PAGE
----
In the 1960s, politicians worried about the prospects of "long hot summers" where riots erupted episodically. In the age of social media, however, Baltimore may prove to have more in common with the Arab Spring. Perhaps, Freddie Gray may be the harbinger of a much-needed non-violent social revolution that once again privileges human life and democratic values over wanton police brutality dressed up as law and order.
Student Non Violent Coordinating Committee Chairman Stokely Carmichael spelled it out in an editorial in the New York Review of Books in 1966. Commenting on the rash of race riots then sweeping the nation he forcefully observed:
"In a sense, I blame ourselves--together with the mass media--for what has happened in Watts, Harlem, Chicago, Cleveland, Omaha. Each time the people in those cities saw Martin Luther King get slapped, they became angry; when they saw four little black girls bombed to death, they were angrier; and when nothing happened, they were steaming. We had nothing to offer that they could see, except to go out and be beaten again. We helped to build their frustration."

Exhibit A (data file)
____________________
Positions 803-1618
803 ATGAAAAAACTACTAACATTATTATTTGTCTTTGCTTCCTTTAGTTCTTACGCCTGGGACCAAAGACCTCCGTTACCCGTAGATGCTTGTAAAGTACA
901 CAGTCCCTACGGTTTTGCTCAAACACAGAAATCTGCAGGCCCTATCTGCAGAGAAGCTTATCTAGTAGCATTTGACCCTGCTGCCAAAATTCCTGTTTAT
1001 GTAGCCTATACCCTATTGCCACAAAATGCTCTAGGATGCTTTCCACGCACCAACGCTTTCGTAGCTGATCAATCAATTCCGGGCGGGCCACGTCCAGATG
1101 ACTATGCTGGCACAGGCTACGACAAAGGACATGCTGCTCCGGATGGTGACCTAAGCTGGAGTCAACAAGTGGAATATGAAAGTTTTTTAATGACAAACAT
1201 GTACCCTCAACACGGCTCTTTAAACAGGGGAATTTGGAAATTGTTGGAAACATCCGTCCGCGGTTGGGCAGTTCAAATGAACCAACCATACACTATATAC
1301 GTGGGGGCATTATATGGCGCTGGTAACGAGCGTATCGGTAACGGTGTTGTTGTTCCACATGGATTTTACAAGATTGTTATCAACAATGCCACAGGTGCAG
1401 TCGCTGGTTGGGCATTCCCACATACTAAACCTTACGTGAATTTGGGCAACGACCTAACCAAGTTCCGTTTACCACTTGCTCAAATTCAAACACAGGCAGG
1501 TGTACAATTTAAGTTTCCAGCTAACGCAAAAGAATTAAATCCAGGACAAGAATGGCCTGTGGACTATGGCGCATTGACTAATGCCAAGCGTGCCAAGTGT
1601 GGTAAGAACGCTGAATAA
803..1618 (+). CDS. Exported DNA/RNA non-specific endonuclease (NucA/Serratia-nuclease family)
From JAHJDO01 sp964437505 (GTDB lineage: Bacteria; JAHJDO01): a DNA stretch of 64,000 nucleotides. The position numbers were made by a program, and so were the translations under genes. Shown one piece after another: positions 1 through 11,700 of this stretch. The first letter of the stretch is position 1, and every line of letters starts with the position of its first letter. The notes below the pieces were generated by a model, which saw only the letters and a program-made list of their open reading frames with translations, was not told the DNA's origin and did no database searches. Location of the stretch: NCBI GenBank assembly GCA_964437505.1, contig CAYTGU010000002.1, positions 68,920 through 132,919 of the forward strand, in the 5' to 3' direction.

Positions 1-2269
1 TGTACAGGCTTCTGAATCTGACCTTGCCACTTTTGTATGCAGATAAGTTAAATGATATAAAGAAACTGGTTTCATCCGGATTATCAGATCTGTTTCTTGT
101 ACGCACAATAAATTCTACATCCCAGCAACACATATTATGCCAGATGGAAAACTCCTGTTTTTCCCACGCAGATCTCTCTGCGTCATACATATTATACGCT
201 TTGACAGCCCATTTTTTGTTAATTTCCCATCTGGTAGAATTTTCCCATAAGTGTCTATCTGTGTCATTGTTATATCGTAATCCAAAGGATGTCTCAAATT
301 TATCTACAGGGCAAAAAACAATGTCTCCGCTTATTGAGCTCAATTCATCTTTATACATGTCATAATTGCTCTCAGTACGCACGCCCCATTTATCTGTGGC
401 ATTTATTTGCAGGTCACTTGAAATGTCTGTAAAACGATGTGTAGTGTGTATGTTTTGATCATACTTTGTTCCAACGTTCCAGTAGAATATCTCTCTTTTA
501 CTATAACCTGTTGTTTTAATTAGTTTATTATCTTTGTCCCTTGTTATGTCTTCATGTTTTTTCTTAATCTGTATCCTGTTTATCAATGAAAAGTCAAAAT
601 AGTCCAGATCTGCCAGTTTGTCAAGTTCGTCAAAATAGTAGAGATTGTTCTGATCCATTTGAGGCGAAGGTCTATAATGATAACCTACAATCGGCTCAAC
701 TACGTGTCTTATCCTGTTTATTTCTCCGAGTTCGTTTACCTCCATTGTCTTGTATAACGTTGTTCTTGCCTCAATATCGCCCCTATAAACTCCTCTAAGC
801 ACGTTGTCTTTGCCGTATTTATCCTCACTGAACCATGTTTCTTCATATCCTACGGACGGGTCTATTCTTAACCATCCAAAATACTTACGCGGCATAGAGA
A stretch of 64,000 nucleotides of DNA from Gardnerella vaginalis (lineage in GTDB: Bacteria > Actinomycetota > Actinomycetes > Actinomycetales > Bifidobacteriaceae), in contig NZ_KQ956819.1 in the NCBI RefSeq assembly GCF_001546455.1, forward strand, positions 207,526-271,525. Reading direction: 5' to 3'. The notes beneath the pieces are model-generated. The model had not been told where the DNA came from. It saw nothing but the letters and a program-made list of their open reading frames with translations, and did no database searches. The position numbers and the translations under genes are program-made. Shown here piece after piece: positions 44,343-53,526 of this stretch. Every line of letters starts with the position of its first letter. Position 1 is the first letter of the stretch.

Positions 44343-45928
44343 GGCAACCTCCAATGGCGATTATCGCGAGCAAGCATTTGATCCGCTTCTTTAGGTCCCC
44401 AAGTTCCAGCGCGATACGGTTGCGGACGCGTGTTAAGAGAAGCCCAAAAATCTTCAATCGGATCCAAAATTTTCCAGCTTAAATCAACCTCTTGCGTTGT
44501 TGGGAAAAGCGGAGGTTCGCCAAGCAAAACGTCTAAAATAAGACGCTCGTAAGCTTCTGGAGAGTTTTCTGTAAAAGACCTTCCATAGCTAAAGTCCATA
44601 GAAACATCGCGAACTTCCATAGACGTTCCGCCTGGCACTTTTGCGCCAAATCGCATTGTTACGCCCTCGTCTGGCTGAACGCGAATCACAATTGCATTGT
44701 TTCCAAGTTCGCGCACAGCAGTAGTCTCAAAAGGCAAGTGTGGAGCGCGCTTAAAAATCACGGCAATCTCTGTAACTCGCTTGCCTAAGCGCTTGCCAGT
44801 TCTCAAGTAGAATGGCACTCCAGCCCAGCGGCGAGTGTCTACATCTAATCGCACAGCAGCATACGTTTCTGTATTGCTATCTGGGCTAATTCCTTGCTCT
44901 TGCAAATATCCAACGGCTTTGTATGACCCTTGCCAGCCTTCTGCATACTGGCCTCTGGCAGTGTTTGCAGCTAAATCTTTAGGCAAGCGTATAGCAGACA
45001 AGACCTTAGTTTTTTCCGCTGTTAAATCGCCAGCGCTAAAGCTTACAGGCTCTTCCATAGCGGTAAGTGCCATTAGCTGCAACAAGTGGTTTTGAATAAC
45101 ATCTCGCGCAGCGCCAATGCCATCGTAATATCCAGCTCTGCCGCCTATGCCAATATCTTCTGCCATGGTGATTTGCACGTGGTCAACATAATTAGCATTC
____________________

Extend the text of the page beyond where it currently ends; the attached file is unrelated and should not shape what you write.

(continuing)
The same can be said for the contemporary scene. For more than two years, much longer for those who have been paying close attention, officially sanctioned violence against black and brown bodies has weaved through a procession of names like Oscar Grant, Tamir Rice, Trayvon Martin, Michael Brown, Eric Garner and now Freddie Gray whose lives mattered. The erasure from public discourse of their very humanity in the legalese of official responsibility and the racially coded terminology of urban crime was certainly a contributing factor in Baltimore where other ambiguous lives have responded in the language of despair, urban unrest.